66-22 Success and Challenge with Reducing Tillage in an Organic Cropping System.

Poster Number 305

See more from this Division: ASA Section: Agronomic Production Systems
See more from this Session: Organic Management Systems: II (Includes Graduate Student Competition)
Monday, November 3, 2014
Long Beach Convention Center, Exhibit Hall ABC
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William S. Curran1, Mary Barbercheck2, Mark Dempsey3, Clair Keene4, Steven Mirsky5, Matthew Ryan6, Mark J. VanGessel7 and John M Wallace3, (1)116 AG Science and Industry Building, Pennsylvania State University, University Park, PA
(2)Entomology, The Pennsylvania State University, University Park, PA
(3)Penn State University, University Park, PA
(4)Pennsylvania State University, University Park, PA
(5)Bldg. 001, Rm 117, USDA, ARS, ANRI, Beltsville, MD
(6)Cornell University, Ithaca, NY
(7)University of Delaware, Georgetown, DE
Poster Presentation
  • ASA poster.pdf (1.7 MB)
  • Organic farmers in the northeastern US face many challenges including farming on erodible soils with vulnerable watersheds and the strong desire to use sustainable farming practices. Historically, organic crop farming has relied heavily on tilling the soil to prepare the seedbed and to help manage weeds. The negative impacts of tillage have stimulated a growing interest in identifying and adopting practices that are less tillage intensive, while at the same time providing sufficient weed control in organic crop production systems. The Reduced-tillage Organic Systems Experiment (ROSE) was conducted at three sites in the mid-Atlantic region from 2011 to 2013 and provides a unique opportunity to explore weed suppression in cover crop-based, organic rotational no-till corn and soybean production across a relatively wide range of environmental conditions. The study examined a corn-soybean-wheat rotation using hairy vetch-triticale before corn and cereal rye before soybean and although slightly different management practices were used to accommodate differences across the region, base management tactics were the same. The objective of this project was to evaluate the effects of planting date, corn and soybean cultivar, and high-residue cultivation on weed suppression, crop yield, and other metrics of cropping system performance.

    Over the three years of the rotation, we observed some common and divergent results and trends depending on year and location.  Overall, site-specific adaptations were successful and weed suppression in organic no-till planted corn and soybean ranged from excellent to complete failure. Prior to implementing the experiment, additional weed control tactics were implemented at the PA and MD sites to reduce weed populations in the soil seedbank. Weed suppression was consistently good at the PA site, but more variable at the MD site. At the DE site, weed suppression was better in corn than soybean, and large populations of yellow nutsedge, broadleaf and curly dock, and common ragweed developed over time. At all sites, the narrow window of management timing in the spring caused cover crops in some treatments to sometimes set seed, which resulted in volunteers in the following cash crop. When cover crops were terminated too early, cover crops regrew, flowered, and sometimes set seed, and when cover crops were terminated too late, cover crops also set seed. Across all sites, early to middle planting dates matched with a cultivar with an appropriate maturity tended to perform best. Corn performance was generally better than soybean at the southern sites (DE and MD) whereas soybean performed better than corn at the northern site (PA); the delayed planting date required in PA to successfully control the hairy vetch cover crop with the roller-crimper greatly reduced corn yield potential.  High-residue cultivation tended to have no impact or reduce crop yields in site-years when weed populations were relatively low, but increased yields when weed populations were high. Based on our results, cover crop-based organic rotational no-till production can be successful if: 1) the site has a low initial weed seedbank, 2) proper equipment is available to ensure cover crop termination and effective cash crop seed-to-soil contact, and 3) the farmer has experience with the system. We believe three years of research at three locations has provided great insight into what can be successful and potentially move forward in no-till organic and what remains challenging, requires additional research, or perhaps is too challenging to be successful in the near future.  Future research should focus on further reducing tillage while maintaining adequate suppression of perennial weeds and examining alternative cover crops and crop rotations that minimize the potential for volunteer cover crops in subsequent cash crops.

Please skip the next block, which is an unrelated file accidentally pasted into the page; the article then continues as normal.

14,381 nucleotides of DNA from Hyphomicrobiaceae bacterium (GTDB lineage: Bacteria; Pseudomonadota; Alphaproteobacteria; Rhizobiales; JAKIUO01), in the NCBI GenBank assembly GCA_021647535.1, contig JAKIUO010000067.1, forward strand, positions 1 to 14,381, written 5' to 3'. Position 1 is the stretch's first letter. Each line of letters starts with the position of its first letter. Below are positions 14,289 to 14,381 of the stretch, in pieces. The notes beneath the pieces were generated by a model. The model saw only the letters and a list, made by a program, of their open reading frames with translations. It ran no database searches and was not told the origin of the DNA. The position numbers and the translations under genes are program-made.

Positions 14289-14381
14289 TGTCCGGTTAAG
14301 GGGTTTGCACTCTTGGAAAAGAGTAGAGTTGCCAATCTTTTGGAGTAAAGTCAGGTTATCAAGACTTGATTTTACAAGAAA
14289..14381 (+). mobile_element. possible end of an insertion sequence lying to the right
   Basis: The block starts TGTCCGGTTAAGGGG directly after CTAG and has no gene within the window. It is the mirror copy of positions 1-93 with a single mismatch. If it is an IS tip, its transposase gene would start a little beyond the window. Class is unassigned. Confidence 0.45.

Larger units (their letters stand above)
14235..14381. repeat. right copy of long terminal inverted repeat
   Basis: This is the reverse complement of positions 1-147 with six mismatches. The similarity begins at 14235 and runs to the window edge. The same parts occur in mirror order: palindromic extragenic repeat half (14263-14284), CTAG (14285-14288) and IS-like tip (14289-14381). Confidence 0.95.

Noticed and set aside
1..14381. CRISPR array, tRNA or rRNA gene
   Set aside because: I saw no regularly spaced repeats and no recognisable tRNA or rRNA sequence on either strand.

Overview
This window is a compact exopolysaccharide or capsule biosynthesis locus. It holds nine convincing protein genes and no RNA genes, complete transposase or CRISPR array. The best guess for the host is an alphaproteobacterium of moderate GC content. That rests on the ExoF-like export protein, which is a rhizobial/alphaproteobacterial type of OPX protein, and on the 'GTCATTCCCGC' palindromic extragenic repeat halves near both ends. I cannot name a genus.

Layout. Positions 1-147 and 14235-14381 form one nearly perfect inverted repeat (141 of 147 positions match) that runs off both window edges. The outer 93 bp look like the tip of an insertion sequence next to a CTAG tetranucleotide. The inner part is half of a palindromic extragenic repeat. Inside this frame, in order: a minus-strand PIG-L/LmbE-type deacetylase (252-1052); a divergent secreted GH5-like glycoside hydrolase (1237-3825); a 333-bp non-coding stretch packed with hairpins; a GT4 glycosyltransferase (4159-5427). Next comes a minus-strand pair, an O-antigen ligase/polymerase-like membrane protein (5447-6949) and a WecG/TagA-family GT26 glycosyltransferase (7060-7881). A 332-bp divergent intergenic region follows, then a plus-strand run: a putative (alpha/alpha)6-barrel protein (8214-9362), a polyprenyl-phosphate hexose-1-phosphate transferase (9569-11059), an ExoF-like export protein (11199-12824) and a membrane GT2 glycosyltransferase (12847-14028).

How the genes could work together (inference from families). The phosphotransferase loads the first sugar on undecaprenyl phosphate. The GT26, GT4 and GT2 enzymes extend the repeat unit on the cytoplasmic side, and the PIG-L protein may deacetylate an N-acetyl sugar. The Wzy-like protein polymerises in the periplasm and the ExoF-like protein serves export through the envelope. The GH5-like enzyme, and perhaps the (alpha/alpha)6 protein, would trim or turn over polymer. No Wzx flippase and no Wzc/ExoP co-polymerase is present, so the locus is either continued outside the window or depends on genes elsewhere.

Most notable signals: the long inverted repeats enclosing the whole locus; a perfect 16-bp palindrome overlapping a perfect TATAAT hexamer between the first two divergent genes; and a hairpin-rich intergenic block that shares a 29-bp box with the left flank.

See more from this Division: ASA Section: Agronomic Production Systems
    See more from this Session: Organic Management Systems: II (Includes Graduate Student Competition)